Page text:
It’s really nice when something comes along and totally catches you off guard as “Nine Days” does and will. It was truly fascinating, with an absolutely brilliant cast. Winston Duke is incredible.
Once you watch his passionate performance as ‘Will,’ you’ll find it impossible to imagine the role going to anyone else. He is Will, a man who sits alone in a little house that’s in the middle of nowhere, watching videotapes of people going through their lives. And based on that description alone, you need to see this. Is that review enough? I didn’t think so, but to read further, I could be revealing too much and something you’ll wish you hadn’t heard about before sitting down to watch. Don’t say you were warned.
This is writer/director Edson Oda’s feature directorial debut. I’ll let you know this about it now that, though the movie does make a slight attempt at being a love story, that never fully materializes. In fact, the hint of it seems to be there only to throw you off course more than anything. Instead, what’s here is Oda’s look at life and death. Using the character of Will the way he does, is a concept which sprang to mind when the director lost a family member due to suicide. His uncle was fifty when he killed himself. Oda, who was relatively young at the time, was moved to look at what everyone else was neglecting to examine any further. While friends and family were gathered about, the topic was why he died. Why he killed himself. But Oda was fixated on why his uncle lived instead.
This brings us to Will. As I said, from the couch in the little house, he watches multiple screens of people living their lives from their POV (Point of View). He knows them all yet seems to be hyper-focused on a violinist named Amanda (Lisa Starrett). Much of the film centers around his fixation on her. It’s mainly through this character that you get to enjoy the powerful score by Composer Antonio Pinto. The music is, in a word, gorgeous and something you’ll appreciate being able to savor.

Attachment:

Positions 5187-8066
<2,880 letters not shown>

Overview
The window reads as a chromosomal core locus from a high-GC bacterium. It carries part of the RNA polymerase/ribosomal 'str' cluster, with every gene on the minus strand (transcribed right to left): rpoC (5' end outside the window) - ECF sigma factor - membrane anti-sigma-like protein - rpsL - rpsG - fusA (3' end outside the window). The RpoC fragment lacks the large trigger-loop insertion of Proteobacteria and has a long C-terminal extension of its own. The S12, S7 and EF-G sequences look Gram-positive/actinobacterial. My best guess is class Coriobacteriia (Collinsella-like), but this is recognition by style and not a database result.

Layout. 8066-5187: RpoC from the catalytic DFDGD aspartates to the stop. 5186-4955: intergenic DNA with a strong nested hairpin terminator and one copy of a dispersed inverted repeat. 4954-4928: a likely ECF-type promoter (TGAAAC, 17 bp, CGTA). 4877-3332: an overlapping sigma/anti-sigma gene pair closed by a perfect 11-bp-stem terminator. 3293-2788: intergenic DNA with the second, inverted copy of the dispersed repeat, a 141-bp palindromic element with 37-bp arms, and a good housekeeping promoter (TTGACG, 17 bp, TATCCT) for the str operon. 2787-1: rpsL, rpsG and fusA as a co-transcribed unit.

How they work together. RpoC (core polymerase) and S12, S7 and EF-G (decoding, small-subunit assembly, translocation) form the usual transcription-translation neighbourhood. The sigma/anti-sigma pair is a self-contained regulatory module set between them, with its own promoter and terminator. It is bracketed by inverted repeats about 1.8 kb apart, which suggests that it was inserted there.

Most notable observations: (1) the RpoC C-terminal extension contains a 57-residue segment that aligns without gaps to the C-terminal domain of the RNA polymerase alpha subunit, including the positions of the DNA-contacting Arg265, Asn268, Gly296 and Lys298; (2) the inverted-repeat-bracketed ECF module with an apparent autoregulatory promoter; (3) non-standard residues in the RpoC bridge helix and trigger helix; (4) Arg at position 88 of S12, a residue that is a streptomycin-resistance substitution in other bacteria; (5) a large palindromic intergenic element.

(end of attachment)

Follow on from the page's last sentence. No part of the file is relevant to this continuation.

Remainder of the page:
As the story unfolds, you realize that ‘Nine Days’ is about existence. It’s also about opportunity, and it’s about death or, more effectively, loss. Because of a loss, Will begins to welcome a group of people into the tiny house. He has a helper with him by the name of Kyo (Wong). Kyo can only do so much because he’s not as qualified as Will. Before long, they begin to process these individuals for something. He tells them that they’re being assessed for life. They are to replace the one he had zeroed in on for so long because, as he was watching his screens, enjoying her every move, Amanda’s screen went black. Who could replace this lovely soul? As he meets them, Will, with no emotion in his voice, begins asking them questions. As he does, you can’t help but assume that he’s judging them on what they say and how they speak to him. Do they move on based on their reactions or replies, or are they sent somewhere else? With not much to go on coming from Will, the “applicants” are nervous, some more than others
Each character has an interesting feature about them. Some of the individuals are focused on more than others, but what is revealed through their use is what’s so compelling about this script and the idea behind the film. Without giving away much more, Oda gets quite complex, abstract even. It’s filled with meaning and hope; everyone goes through a metamorphosis of sorts, and before it’s over, you may, too.
“Nine Days” by Sony Pictures Classics
Director: Edson Oda
Writer: Edson Oda
Starring: Winston Duke, Benedict Wong, Zazie Beetz, Bill Skarsgard, Tony Hale, Arianna Ortiz and David Rysdahl
Cinematographer: Wyatt Garfield
Composer: Antonio Pinto
Runtime: 2h 4m
Genres: Fantasy, Drama
Producers: Jason Michael Berman, Mette-Marie Kongsved, Matthew Linder, Laura Tunstall, Datari Turner
Production Co: Nowhere, Juniper Productions, Oak Street Pictures, Baked Studios, The Space Program, 30West, MACRO, Mandalay Pictures